In this study the frictional force between a pig and the pipe wall is studied by investigating the properties of the sealing disk of the pig. This is done by subjecting the sealing disk to a wall normal force and a frictional force in a lab facility. The experimental results are compared with values obtained by Finite Element Analysis and by a simplified mechanistic model. The obtained results are important for estimating the steady state pig velocity in a pipeline, and thus for the arrival time of the pig. In addition, the results can be used to improve 1D transient pig modelling in a pipeline, where the frictional force is an input parameter.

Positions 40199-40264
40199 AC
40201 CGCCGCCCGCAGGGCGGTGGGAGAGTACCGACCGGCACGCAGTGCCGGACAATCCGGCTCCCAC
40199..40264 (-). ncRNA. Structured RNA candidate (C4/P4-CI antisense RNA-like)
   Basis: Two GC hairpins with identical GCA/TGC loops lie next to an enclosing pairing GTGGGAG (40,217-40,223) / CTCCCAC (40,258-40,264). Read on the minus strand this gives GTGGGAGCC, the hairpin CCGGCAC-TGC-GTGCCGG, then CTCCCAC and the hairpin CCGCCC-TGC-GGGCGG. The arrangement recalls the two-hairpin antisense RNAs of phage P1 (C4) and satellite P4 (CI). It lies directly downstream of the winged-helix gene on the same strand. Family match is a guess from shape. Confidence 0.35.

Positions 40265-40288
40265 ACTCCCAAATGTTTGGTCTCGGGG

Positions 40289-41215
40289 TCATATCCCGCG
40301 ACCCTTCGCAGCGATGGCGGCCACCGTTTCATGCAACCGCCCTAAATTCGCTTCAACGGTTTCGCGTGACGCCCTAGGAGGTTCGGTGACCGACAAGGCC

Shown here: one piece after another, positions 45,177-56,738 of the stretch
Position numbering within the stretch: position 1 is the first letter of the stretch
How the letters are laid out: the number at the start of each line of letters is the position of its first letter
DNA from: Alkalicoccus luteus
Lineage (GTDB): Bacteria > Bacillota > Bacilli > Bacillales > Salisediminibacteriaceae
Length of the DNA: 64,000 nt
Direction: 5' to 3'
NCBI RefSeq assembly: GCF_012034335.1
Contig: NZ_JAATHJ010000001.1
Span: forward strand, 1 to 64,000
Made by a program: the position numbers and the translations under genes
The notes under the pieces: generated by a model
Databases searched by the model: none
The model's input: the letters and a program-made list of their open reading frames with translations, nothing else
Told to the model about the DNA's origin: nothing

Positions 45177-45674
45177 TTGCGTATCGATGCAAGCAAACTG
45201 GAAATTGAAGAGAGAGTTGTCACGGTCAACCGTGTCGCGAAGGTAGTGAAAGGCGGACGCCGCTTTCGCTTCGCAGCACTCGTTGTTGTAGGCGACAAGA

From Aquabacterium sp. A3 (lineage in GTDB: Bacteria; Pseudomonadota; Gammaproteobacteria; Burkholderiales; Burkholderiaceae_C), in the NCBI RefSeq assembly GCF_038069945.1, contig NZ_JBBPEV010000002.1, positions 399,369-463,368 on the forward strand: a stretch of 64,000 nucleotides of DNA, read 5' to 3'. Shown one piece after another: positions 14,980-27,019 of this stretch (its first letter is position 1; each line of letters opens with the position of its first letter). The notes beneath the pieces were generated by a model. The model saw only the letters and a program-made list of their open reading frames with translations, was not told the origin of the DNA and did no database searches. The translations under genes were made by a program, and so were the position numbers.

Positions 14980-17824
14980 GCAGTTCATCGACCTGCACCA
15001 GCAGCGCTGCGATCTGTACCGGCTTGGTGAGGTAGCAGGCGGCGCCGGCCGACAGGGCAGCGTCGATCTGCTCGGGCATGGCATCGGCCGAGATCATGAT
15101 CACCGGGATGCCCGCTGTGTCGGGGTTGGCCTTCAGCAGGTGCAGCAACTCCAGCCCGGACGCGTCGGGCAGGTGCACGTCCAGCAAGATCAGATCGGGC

The use of a pig (Pipeline Inspection Gauge) is often part of the operation or maintenance of pipelines in the oil and gas industry: a cylindrical or sometimes spherical object is launched into the pipeline and runs through the pipeline while being propelled by the production fluids . Such pipelines can transport oil/water, dry gas, or multiphases (such as gas/condensate/water). While a conventional pig seals the pipeline completely and will travel with the mixture velocity, a by-pass pig allows part of the production fluids to by-pass the pig, resulting in a lower pig velocity . Figure 1a shows an example of a by-pass pig. The reduction in pig velocity has proven to be beneficial for both inspection and cleaning purposes [3,8,9,10,13]. As the velocity of the by-pass pig is not dictated by the mixture velocity anymore, detailed understanding of the force balance on the pig is needed in order to predict its velocity. In steady state this implies that the driving pressure force of the production fluids balances with the frictional force of the pig with the pipe wall, see Figure 1b.